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|Title:||Reduced femoral neck bone density in the daughters of women with hip fractures: the role of low peak bone density in the pathogenesis of osteoporosis.|
|Authors:||Seeman, Ego;Tsalamandris, Con;Formica, C;Hopper, John L;McKay, J|
|Affiliation:||Department of Medicine, Austin Hospital Faculty of Medicine, Melbourne, Victoria, Australia.|
|Citation:||Journal of Bone and Mineral Research : the Official Journal of the American Society For Bone and Mineral Research; 9(5): 739-43|
|Abstract:||Low bone density in women with hip fractures ("senile" osteoporosis) may be due to excessive bone loss or low peak bone density. If excessive bone loss is responsible, then no reduction in bone density is expected in their daughters. If low peak bone density is responsible, then bone density should also be reduced in their daughters because genetic and family environmental factors influence the variability in bone density. Bone density was measured using dual-photon absorptiometry and expressed as a standardized deviation or Z score relative to 697 controls, adjusting for age, height, weight, and menopausal status. In 74 women with hip fractures, the Z score (mean +/- SEM) was -0.52 +/- 0.14 (P < 0.001) at the femoral neck, -1.04 +/- 0.17 (P < 0.001) at the femoral shaft, and -0.43 +/- 0.10 (P < 0.001) at the lumbar spine. In their 41 daughters, the Z score was -0.40 +/- 0.17 (P < 0.05) at the femoral neck, -0.41 +/- 0.19 (P < 0.001) at the femoral shaft, and 0.23 +/- 0.13 (NS) at the lumbar spine. We conclude that daughters of women with hip fractures are likely to be at increased risk for hip fractures themselves because they have reduced femoral neck bone density. Femoral neck fractures may not be entirely attributable to trauma; reduced bone density is likely to contribute and may be caused by the attainment of a lower peak femoral neck bone density.|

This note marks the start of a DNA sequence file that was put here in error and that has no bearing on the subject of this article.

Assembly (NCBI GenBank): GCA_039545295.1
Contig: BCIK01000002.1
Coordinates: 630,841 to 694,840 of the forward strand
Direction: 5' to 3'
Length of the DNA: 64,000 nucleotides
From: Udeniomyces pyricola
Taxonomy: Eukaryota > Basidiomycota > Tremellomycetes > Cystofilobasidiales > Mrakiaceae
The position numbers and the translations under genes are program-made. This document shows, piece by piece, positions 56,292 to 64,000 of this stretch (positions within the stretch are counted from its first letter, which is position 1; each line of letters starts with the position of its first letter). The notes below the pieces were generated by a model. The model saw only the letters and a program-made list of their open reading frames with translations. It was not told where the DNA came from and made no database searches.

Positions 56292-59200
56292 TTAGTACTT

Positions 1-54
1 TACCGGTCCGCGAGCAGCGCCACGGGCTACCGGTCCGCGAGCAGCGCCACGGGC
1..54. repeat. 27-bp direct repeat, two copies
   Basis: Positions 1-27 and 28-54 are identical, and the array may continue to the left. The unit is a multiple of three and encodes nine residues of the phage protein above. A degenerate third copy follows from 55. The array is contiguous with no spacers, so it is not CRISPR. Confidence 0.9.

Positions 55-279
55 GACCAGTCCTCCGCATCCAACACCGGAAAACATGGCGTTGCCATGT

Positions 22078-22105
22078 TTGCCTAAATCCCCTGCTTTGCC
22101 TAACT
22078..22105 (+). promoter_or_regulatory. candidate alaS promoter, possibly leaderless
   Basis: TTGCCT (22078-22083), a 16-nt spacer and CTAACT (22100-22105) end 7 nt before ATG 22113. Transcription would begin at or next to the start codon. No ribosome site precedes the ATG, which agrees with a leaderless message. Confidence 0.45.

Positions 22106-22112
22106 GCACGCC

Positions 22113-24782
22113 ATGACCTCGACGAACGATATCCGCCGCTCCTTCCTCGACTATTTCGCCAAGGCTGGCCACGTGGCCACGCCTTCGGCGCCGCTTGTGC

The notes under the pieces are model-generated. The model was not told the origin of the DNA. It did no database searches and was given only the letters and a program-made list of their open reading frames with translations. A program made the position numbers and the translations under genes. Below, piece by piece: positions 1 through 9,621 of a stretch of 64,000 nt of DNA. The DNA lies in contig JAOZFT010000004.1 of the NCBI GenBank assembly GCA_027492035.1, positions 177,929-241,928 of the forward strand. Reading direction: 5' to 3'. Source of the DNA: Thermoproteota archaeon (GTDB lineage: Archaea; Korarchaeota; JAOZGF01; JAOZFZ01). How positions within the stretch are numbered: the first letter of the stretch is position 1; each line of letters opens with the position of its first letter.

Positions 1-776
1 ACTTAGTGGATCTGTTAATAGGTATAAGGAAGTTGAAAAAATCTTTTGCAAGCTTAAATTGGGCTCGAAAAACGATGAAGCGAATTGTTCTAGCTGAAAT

|Internal ID Number:||8053404|
|Appears in Collections:||Journal articles|
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